Tag Archives: Explore

How I Became a Sculptor in Mamallapuram

The main street of Mamallapuram is lined with countless stalls selling immaculately handcrafted sculptures and most of the shops owners spend there days working on new pieces in front of their store. I was in the rare mood for shopping probably because I had a good reason this time, my dads 50th birthday was coming up and I wanted to send something home for him.

Wandering through a few different stalls nothing seemed fitting, I got chatting with a local sculptor out of the front of his workshop and he downed his tools and invited me in for chai. I was asking him about getting a small piece custom made and engraved when he suggested that rather than pay someone to make it he’ll teach me to make something myself. The idea sounded great except for one small thing – my discernible lack of artistic talent. He was persuasive enough that I agreed to come back and start Sculpture 101 with him the next day.

Sculpting away...

Sculpting away…

Venkat – my new sculpture instructor – was patient, persistent and extraordinarily resilient, nothing was a better example of this than his story of losing his home, store and complete collection of his work and tools to the 2004 tsunami. An event tragic enough to floor even the strongest of characters didn’t seem to deter his spirit and with the help of the community he managed re-open his shop not long after.

I walked into his shop at 9:30 the next day and he was eagerly awaiting with the tools laid out and a cup of chai and biscuits. We shared chai and looked through some of his work while I decided what I wanted to make and the type of stone to make it out of. I started carving away at big block of greenstone with the idea of a lizard perched on a rock, this was to be my first piece and more of a practice piece than anything too serious.

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The next two days were spent drinking chai, going out for lunch and sculpting in-between. It was awesome I began to make friends in the town and despite my now sore and calloused hands my lizard was starting to take shape.

Then it all came crumbling down.

I was starting to put the final details on the head of the lizard and must have hammered a little too hard into a fault line in the stone and a huge crack ran through – off with the lizards head! I was pretty disheartened, my hands were killing me and a day and a half of work had just gone down the drain. In hindsight, it seems petty to have become upset at losing one piece when Venkat had lost so much more in the tsunami 9 and half years earlier.

Out came a new block of stone, this time I was using a stronger stone which would be harder to carve but also harder to break. I chose a seated Buddha in the palm of a hand. This piece was literally make or break.

The days rolled on in more or less the same fashion – lots of sculpting and lots of chai. Venkat gave me a little help here and there with some of the finer details (I was still a little rattled about breaking my last piece) and my Buddha was starting to take shape. Four days of sculpting and polishing paid off, I had completed it and couldn’t have been happier.

The finished piece!

The finished piece!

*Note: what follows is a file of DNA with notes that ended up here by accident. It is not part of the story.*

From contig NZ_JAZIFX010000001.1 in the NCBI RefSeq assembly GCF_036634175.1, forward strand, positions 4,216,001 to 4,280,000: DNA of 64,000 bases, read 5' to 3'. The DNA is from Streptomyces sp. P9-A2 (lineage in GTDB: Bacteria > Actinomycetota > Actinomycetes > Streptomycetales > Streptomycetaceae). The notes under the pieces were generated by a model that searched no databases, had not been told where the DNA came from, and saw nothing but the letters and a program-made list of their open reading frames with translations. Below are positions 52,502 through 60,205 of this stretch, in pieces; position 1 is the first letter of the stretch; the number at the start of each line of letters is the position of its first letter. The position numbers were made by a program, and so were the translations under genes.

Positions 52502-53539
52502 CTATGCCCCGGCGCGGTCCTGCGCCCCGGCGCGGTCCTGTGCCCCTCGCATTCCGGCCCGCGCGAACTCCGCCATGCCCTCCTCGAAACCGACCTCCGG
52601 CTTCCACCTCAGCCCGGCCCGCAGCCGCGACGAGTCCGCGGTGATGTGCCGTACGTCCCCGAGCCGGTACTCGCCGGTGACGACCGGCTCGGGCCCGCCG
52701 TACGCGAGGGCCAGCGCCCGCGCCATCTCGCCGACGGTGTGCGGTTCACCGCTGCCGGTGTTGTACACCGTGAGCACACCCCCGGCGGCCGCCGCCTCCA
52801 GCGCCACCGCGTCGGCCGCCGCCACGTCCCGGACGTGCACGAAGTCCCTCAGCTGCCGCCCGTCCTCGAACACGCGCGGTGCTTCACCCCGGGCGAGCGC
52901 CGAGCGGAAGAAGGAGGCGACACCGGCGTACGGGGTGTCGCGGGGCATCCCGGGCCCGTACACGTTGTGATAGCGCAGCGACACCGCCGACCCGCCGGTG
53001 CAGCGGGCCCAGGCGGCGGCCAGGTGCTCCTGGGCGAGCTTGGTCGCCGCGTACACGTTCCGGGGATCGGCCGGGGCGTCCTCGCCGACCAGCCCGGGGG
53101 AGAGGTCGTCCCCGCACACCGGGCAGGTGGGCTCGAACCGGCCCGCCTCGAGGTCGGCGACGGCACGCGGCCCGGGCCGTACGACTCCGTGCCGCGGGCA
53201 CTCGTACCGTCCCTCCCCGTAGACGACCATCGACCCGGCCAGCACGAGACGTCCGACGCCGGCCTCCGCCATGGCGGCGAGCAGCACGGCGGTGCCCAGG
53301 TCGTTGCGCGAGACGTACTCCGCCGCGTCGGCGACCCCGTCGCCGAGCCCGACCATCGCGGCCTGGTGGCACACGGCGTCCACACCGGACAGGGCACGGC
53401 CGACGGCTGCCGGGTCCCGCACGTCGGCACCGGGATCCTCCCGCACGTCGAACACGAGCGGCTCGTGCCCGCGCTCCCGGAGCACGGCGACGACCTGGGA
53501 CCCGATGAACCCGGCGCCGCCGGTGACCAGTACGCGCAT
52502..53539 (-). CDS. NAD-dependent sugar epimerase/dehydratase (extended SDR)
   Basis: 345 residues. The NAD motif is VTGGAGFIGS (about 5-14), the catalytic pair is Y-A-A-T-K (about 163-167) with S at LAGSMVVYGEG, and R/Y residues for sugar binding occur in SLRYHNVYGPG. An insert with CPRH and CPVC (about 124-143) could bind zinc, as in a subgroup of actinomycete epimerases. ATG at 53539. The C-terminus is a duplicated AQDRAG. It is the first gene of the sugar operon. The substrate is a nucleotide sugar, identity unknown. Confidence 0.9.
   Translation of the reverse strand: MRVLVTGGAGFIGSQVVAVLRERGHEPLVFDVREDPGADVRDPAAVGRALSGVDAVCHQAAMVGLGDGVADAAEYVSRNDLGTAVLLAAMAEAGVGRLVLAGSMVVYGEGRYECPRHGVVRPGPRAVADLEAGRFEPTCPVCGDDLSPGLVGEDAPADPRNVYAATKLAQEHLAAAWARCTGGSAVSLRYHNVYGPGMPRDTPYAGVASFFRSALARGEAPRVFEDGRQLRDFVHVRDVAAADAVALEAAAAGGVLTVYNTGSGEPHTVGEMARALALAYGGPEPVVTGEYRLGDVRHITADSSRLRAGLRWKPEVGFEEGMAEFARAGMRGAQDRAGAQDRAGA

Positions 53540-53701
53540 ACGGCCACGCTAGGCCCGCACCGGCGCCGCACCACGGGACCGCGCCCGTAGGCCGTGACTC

In celebration I took Venkat out for dinner that night at a little local restaurant where we feasted on lamb thali. As with all celebrations in India they never just last one day so the next morning we went to the market to pick up some fresh fish, lamb and beer. Venkat invited his friend, a chef of 15 years at Mamallapuram’s nicest hotel to come and cook for us at Venkat’s hut. Venkat lived in a village about 15 minutes away in a hut with a tiny kitchen and no electricity. That didn’t stop his friend serving up 4 amazing dishes.

Cooking up a storm.

Cooking up a storm.

I’m glad to have made such a great friend in Venkat and it is a true example of his genuine friendliness that during my 6 days of sculpting not once did he ask for a fee or a tip for his services and was reluctant to take my money when I offered it. Mamallapuram is a place I will hold in high regard for a long time to come.

Video: Rock Climbing in Manali

Manali is home to a whole different bunch of adventure sports, something I didn’t quite expect to see in the calmer Himalayan region of India. Although I’m using Manali as a place to rest up after a chaotic 4 and half months in India (not to mention the ride here) I figured a little bit of adventure wouldn’t hurt. Walking into the booking office, I had a choice of of canyoning, trekking, white-water rafting, snowboarding, mountain biking, and paragliding. I’d already taken on paragliding in Varkala and White-water rafting in Rishikesh so I decided to tick off another item off my Bucket List – Outdoor Rock Climbing!

I had done a little bit of indoor before but that’s a whole different ball game. I ended up in a group of 6 plus our two instructors Ravi and Vikram. They seemed very experienced and took the safety side of things very seriously which was re-assuring as some of the rock faces were as high as 30m.

They ran us through a few warm up climbs and gradually stepped up the difficulty teaching us different techniques along the way but they were clearly saving the biggest climb until last.
Check out the video below and see just how big it was for yourselves (there’s a language warning on the video).

If you’re considering taking on any adventure sports in Manali I would highly recommend Himalayan Caravan, their guides were excellent and they even let us climb for 2 hours longer than we had paid for. (I’m in no way sponsored by them but was so happy with the service that I thought I’d share it).

Have you rock-climbed before? What was your experience like?
Is it something you would consider doing?

Indian Transport: The 24 hours from Hell

It was meant to be so simple, the plan was to leave Rishikesh and head for Manali. It was a rickshaw ride, a train and then an overnight bus into Manali that we could sleep through at least that’s how the travel agent had sold it to us. I had met 3 English lads to share the 18 hour journey with and we assumed it would be a breeze. As with everything in India, nothing is quite as simple as it seems as we were soon to find out. 

We get to Haridwar Railway Station and ask the Station Master when and where our train was leaving from. Platform 4 in half an hour. A train pulled into the station at around the time our train was due but it didn’t have either of our two carriage numbers on it and it was the wrong train number altogether. We could only assume it wasn’t our train right?